Scen.: Felix Moeller. F.: Börres Weiffenbach. M.: Bettina Böhler. Int.: Liv Ullmann, Ruben Östlund, Olivier Assayas, Mia Hansen-Løve, Carlos Saura, Gunnel Lindblom, Jean-Claude Carrière, Julia Dufvenius, Gaby Dohm, Daniel Bergman, Rita Russek. Prod.: Guy Amon, Benjamin Seikel, Stéphane Sorlat, C-Films, Mondex&cie DCP. D. 95’. Bn e Col.
Margarethe von Trotta delves deep into the life and the character of Ingmar Bergman, with a particular view to showing the role of women, who were more central to Bergman’s practice than any other filmmaker’s. She acts as a guide, narrating this film, giving her point of view as an experienced director in her own right on Bergman’s work and on specific scenes from his films.
What place does Bergman occupy in the minds of today’s filmmakers? In order to answer this question, von Trotta recruits internationally famous actors and directors from a range of different walks of cinema and countries, such as Carlos Saura, Olivier Assayas, Ruben Östlund and Mia Hansen-Løve… The latter is a thirty-six-year-old director whose work contains many strong references to Bergman. Are we witnessing a Bergman revival? Von Trotta angles her interviews to discover which scenes prove most inspirational, where Bergman’s influence shows in their work and what trace, more generally, remains in today’s cinema: subject-matter, characters, relevance.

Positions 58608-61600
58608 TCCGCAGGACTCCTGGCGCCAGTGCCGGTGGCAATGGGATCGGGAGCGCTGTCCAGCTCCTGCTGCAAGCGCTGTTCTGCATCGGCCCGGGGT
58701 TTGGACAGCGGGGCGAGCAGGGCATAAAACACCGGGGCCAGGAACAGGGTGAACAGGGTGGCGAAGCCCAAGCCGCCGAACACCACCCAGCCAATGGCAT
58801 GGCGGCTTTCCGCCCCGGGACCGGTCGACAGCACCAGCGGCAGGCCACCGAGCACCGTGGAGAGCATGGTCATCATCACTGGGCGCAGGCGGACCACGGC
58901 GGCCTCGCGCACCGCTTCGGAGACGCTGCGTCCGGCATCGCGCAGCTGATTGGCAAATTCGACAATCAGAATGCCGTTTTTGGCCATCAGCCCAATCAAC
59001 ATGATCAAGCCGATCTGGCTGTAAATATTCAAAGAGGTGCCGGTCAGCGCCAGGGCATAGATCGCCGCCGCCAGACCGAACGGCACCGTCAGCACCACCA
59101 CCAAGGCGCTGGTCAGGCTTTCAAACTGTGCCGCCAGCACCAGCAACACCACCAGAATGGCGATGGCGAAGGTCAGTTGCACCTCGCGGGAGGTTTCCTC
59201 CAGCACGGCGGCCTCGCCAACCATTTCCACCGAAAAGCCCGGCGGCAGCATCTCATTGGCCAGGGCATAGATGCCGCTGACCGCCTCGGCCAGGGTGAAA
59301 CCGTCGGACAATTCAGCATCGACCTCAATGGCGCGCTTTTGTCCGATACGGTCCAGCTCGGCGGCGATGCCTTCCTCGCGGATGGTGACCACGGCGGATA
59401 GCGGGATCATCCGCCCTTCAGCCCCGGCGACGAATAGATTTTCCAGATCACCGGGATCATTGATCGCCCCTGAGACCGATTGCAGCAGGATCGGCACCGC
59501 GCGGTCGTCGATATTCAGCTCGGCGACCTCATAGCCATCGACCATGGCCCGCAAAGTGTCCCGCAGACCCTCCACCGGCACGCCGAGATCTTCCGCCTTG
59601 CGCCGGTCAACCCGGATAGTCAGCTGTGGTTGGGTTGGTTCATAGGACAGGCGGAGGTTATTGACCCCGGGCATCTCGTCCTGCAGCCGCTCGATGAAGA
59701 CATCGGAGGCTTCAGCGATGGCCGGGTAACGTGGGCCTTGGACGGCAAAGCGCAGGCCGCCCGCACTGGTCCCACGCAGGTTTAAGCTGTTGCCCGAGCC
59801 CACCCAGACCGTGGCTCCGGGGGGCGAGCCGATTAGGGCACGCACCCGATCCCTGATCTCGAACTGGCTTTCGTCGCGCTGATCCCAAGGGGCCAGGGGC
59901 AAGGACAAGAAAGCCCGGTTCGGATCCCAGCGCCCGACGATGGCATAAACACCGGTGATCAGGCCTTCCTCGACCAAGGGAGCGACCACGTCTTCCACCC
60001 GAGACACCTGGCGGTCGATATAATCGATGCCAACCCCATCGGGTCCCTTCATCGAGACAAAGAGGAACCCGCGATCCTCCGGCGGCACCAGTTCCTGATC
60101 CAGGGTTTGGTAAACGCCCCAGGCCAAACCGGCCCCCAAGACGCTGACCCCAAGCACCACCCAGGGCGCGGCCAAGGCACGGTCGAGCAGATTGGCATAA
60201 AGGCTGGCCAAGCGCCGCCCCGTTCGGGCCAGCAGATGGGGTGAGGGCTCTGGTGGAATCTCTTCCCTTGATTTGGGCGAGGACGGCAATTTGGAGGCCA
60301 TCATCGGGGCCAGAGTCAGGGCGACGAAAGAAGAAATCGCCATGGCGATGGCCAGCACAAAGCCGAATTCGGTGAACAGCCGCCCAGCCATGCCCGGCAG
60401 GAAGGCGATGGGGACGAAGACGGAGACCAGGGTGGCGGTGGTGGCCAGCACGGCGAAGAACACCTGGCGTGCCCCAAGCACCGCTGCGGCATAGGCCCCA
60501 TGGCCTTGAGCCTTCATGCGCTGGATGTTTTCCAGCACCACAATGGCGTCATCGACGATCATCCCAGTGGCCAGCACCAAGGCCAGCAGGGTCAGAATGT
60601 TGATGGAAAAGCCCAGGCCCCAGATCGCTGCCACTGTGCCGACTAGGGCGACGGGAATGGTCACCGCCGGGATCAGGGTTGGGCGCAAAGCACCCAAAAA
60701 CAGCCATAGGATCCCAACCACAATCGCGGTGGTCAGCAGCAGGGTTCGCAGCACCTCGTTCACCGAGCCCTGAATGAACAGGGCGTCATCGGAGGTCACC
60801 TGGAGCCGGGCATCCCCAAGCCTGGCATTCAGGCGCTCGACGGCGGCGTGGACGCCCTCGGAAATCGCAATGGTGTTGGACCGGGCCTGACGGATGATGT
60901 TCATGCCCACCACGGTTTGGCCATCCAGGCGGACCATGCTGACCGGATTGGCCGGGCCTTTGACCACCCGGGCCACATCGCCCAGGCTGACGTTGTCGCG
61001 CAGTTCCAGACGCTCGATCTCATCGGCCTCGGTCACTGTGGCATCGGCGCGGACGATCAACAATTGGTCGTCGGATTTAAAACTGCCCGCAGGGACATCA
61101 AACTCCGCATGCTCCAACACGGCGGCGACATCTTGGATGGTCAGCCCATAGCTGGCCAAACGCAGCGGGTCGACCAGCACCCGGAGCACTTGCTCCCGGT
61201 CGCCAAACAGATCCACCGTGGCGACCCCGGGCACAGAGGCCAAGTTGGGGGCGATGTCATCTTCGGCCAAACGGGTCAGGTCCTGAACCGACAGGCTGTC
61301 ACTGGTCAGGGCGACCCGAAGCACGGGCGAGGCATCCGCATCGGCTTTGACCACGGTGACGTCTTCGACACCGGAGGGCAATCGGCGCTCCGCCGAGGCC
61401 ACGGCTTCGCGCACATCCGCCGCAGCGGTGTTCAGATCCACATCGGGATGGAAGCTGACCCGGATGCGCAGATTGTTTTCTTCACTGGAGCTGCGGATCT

Ingmar Bergman would have been delighted to learn that ten years after his death Margarethe von Trotta was making a film about him, not just because her movie Two German Sisters was one of his favourite films, but also because she is a woman and he felt a peculiar empathy for women. As he said himself, “There are several women inside me”. In this sense, this film also shows Ingmar Bergman as a tireless advocate for women on either side of the camera. Wim Wenders is quoted as saying that Bergman’s films were obscured by an “opaque screen of opinion” and that they merited to be seen afresh, “without prejudice”. This is what von Trotta’s documentary sets out to do. Her commentary, her eye and the eye of a new generation of actors and filmmakers together renew the way we see Bergman: an entire century of filmmaking seen through the prism of today’s filmmakers.
“At the end of this documentary, I show myself leaning against a big rock by the sea. I feel tiny beside the master that is Bergman. The rock stands for him. It protects me. I stand in the friendly shade of this big rock”.
Margarethe von Trotta